Bio: Elizabeth Sumida Huaman (Wanka/Quechua and Japanese) is assistant professor of Indigenous education in Justice and Social Inquiry in the School of Social Transformation at Arizona State University. She is affiliated faculty with the ASU Center for Indian Education, Mary Lou Fulton Teachers College, and School for the Future of Innovation in Society. Her research focuses on the link between Indigenous lands and natural resources, languages, cultural practices, and education. As an international and comparative education researcher, she works closely with Indigenous communities on educational development in the U.S., Canada, and Peru. She is also the Principal Investigator and lead faculty on Indigenous doctoral cohort programs in partnership with the Pueblo Indian nations of New Mexico. Recent publications include works in Cultural Studies of Science Education, Anthropology & Education Quarterly, Education Policy Analysis Archives, and the edited volume, Indigenous innovation: Universalities and peculiarities (Sense).

Humphrey Fellow Ofori-Amanfo on The Untold Stories of Widows

[EXCERPT]

Widowhood within some cultures in Africa and other countries is characterized by degrading and inhumane rituals that can amount to torture. These rituals inflict grave abuse of widows. The encyclopedia of Death and Dying in its report, “Widows in Third World Nations” reported that

“…in Nigeria … a widow may be forced to have sex with her husband’s brothers, “the first stranger she meets on the road,” or some other designated male. This “ritual cleansing by sex” is thought to exorcise the evil spirits associated with death, and if the widow resists this ordeal, it is believed that her children will suffer harm. In the context of AIDS and polygamy, this “ritual cleansing” is not merely repugnant but also dangerous. The widow may be forced to drink the water that the corpse has been washed in; be confined indoors for up to a year; be prohibited from washing, even if she is menstruating, for several months; be forced to sit naked on a mat and to ritually cry and scream at specific times of the day and night…”

Read the entire article The Advocates for Human Rights' blog.

Abigail Ofori-Amanfo, a 2016-17 Humphrey Fellow at University of Minnesota is completing her professional affiliation with The Advocates for Human Rights. A women’s right activist, she works to educate rural women and girls in Ghana on their rights and what steps they can take to prevent them from being violated.

Andrea Martínez (MHR) at Human Rights Workshop in Mexico



Master of Human Rights candidate Andrea Martínez is not only a student at the Humphrey School, but also part of the Human Rights Organizations Project (HROP) team, led by Professor James Ron, as a Research Assistant. HROP just finished the first year of an exciting two-year project in cooperation with Mexican academic institutions – FLACSO and CIDE.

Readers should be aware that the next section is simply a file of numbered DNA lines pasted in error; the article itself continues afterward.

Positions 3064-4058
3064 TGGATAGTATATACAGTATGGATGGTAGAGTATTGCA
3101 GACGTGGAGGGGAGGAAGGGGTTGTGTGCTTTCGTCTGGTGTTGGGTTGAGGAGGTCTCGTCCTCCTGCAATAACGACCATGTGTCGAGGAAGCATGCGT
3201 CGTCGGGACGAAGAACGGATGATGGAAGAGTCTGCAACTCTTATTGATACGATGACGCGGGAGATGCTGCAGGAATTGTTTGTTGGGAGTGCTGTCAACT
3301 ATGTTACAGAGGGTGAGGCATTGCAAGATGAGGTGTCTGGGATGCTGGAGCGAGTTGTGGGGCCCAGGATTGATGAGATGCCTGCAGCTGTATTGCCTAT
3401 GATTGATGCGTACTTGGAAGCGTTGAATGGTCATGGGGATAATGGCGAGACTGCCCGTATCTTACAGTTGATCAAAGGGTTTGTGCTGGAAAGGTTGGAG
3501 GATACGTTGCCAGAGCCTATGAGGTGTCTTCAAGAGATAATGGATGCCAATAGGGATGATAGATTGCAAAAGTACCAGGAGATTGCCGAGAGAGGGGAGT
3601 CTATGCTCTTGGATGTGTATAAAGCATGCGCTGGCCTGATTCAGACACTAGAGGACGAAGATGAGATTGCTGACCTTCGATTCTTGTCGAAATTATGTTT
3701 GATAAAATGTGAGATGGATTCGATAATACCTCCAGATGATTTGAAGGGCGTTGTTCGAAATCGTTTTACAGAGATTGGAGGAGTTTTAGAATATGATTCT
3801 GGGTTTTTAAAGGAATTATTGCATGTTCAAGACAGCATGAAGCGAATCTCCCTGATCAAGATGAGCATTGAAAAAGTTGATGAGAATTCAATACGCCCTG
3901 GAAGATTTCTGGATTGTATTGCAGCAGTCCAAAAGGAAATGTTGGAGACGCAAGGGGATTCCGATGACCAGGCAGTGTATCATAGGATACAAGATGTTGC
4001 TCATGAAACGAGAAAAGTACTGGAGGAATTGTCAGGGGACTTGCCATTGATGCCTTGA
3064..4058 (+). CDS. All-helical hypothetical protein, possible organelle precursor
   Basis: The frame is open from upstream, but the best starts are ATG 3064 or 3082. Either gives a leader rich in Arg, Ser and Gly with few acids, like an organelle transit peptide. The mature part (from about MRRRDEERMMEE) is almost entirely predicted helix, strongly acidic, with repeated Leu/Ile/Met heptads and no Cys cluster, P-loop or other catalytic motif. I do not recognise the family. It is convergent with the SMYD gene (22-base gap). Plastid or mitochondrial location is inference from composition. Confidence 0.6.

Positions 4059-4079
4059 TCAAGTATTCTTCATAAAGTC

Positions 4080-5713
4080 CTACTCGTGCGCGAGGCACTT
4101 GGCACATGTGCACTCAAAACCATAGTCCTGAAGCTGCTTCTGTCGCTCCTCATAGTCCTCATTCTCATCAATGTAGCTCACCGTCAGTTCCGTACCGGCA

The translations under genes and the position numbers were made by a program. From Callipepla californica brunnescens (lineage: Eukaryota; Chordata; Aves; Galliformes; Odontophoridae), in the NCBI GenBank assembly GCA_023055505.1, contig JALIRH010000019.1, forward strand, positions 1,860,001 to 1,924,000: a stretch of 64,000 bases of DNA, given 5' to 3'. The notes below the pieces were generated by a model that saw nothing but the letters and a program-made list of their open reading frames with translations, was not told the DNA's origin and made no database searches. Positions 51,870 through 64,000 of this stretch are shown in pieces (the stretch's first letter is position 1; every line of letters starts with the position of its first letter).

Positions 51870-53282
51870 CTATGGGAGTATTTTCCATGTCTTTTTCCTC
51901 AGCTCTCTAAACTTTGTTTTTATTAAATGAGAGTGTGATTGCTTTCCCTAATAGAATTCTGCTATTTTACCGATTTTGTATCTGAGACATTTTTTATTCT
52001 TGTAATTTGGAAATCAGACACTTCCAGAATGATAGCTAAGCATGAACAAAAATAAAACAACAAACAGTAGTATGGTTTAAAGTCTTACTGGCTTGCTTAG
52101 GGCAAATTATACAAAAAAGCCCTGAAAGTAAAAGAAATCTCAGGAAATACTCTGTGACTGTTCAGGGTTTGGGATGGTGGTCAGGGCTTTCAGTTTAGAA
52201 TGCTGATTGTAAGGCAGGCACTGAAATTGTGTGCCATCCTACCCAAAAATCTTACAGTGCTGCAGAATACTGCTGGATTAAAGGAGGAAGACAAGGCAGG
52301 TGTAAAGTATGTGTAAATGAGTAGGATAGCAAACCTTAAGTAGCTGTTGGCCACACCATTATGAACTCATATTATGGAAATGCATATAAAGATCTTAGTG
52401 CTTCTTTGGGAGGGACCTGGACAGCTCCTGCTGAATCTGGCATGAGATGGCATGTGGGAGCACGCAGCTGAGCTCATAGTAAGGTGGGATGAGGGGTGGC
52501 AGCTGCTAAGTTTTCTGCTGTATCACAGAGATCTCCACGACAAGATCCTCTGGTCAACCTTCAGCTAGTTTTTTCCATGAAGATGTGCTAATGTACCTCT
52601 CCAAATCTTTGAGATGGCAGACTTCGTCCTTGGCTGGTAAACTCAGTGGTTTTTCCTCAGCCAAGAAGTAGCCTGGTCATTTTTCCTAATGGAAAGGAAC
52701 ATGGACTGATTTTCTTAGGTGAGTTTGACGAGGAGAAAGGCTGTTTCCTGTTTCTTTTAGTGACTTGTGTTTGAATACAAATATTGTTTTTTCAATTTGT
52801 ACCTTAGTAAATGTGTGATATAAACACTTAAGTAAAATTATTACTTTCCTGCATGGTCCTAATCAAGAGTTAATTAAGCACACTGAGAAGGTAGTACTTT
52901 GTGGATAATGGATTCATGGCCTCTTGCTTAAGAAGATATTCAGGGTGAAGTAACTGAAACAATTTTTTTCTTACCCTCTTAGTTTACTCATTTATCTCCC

On February 2, 2017, Andrea and José Kaire, a PhD student in the Political Science department, participated in a conference that included a workshop with more than 20 local human rights organizations (LHROs) in Mexico City.

The objective of the conference was to present the findings of HROP’s comprehensive research about the potential for local funding of Mexican LHROs. The study included a survey of leaders of 34 Mexican LHROs and a representative survey of 960 adults from the general public in Mexico City on their perceptions of human right and willingness to donate to human rights organizations. Additionally, HROP’s team conducted two survey experiments to learn more about the public’s giving behavior. Professor James Ron and his team presented the results and findings of the representative survey during this conference.

During the conference, Andrea listened to LHROs’ thoughts and opinions about the findings and learned more about their interests. She was also able to get to know attendees throughout the morning; these relationships will prove to be very important given her future work with the organizations.

As part of the project, Andrea and José will travel to Mexico City over the summer (2017) to work with those organizations. They will help the LHROs analyze the survey data and use it for developing effective funding strategies, advocacy campaigns, or in a way the organizations see fit. Essentially, they will be applying the findings from the research. The final goal is for organizations to effectively use data to support their current strategies and, hopefully, gain more local financial support by reaching out to and connecting with Mexico City residents. This is a unique project that shows the potential for effective advocacy strategies trough the cooperation between academia and NGOs.

Andrea has a BA in Political Science and International Relations from CIDE in Mexico. She won the first place of the International Contest on Public Security, Victimization, and Justice in Latin America. She worked for three years at the Mexican Ministry of Foreign Affairs on projects aimed to improve the conditions of vulnerable Mexican migrants abroad.   

HHH students by Mar 1--UNDP internships, Latin Am/Caribbean, may be available

HHH students interested in UNDP LAC internships please send your resume/cover letter to cbuckley(at) umn.edu HHH Career Services Internship Coordinator Christopher Buckley by March 1. The United Nations Development Programme in Latin America and Caribbean has many internship opportunities available.

Mar 29 Global Movement against Gender Violence

Ni Una Menos:The Activists behind the Global Movement against Gender Violence

March 29, 2017
1:00 -2:30 pm
Humphrey School Forum